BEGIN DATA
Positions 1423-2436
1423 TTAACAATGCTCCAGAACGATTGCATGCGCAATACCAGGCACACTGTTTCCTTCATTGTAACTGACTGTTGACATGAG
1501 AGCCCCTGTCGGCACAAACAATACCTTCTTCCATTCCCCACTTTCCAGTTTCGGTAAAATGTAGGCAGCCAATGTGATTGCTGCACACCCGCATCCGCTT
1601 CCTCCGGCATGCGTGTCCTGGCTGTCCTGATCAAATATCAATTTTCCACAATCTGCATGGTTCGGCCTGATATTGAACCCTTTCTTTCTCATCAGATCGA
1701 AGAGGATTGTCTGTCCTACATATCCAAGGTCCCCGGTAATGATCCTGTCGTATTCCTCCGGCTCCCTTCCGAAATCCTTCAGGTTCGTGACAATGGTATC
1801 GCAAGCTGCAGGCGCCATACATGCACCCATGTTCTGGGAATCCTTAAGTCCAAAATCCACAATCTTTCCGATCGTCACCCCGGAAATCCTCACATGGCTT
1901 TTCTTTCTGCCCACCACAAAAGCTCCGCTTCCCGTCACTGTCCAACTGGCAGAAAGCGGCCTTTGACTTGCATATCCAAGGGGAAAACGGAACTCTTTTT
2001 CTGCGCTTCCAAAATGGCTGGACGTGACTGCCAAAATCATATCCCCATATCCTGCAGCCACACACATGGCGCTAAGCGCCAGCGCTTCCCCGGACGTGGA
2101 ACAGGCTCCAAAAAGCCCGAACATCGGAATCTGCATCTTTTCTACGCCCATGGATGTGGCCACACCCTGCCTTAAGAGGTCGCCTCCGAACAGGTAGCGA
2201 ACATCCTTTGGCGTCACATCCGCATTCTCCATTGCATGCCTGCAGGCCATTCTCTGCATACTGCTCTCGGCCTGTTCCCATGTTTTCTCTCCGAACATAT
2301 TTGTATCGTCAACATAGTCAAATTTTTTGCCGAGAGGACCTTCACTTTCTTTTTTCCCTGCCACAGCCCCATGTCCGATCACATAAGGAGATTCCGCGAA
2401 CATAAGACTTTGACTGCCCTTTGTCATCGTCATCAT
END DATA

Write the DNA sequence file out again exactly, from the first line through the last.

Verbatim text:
Positions 1423-2436
1423 TTAACAATGCTCCAGAACGATTGCATGCGCAATACCAGGCACACTGTTTCCTTCATTGTAACTGACTGTTGACATGAG
1501 AGCCCCTGTCGGCACAAACAATACCTTCTTCCATTCCCCACTTTCCAGTTTCGGTAAAATGTAGGCAGCCAATGTGATTGCTGCACACCCGCATCCGCTT
1601 CCTCCGGCATGCGTGTCCTGGCTGTCCTGATCAAATATCAATTTTCCACAATCTGCATGGTTCGGCCTGATATTGAACCCTTTCTTTCTCATCAGATCGA
1701 AGAGGATTGTCTGTCCTACATATCCAAGGTCCCCGGTAATGATCCTGTCGTATTCCTCCGGCTCCCTTCCGAAATCCTTCAGGTTCGTGACAATGGTATC
1801 GCAAGCTGCAGGCGCCATACATGCACCCATGTTCTGGGAATCCTTAAGTCCAAAATCCACAATCTTTCCGATCGTCACCCCGGAAATCCTCACATGGCTT
1901 TTCTTTCTGCCCACCACAAAAGCTCCGCTTCCCGTCACTGTCCAACTGGCAGAAAGCGGCCTTTGACTTGCATATCCAAGGGGAAAACGGAACTCTTTTT
2001 CTGCGCTTCCAAAATGGCTGGACGTGACTGCCAAAATCATATCCCCATATCCTGCAGCCACACACATGGCGCTAAGCGCCAGCGCTTCCCCGGACGTGGA
2101 ACAGGCTCCAAAAAGCCCGAACATCGGAATCTGCATCTTTTCTACGCCCATGGATGTGGCCACACCCTGCCTTAAGAGGTCGCCTCCGAACAGGTAGCGA
2201 ACATCCTTTGGCGTCACATCCGCATTCTCCATTGCATGCCTGCAGGCCATTCTCTGCATACTGCTCTCGGCCTGTTCCCATGTTTTCTCTCCGAACATAT
2301 TTGTATCGTCAACATAGTCAAATTTTTTGCCGAGAGGACCTTCACTTTCTTTTTTCCCTGCCACAGCCCCATGTCCGATCACATAAGGAGATTCCGCGAA
2401 CATAAGACTTTGACTGCCCTTTGTCATCGTCATCAT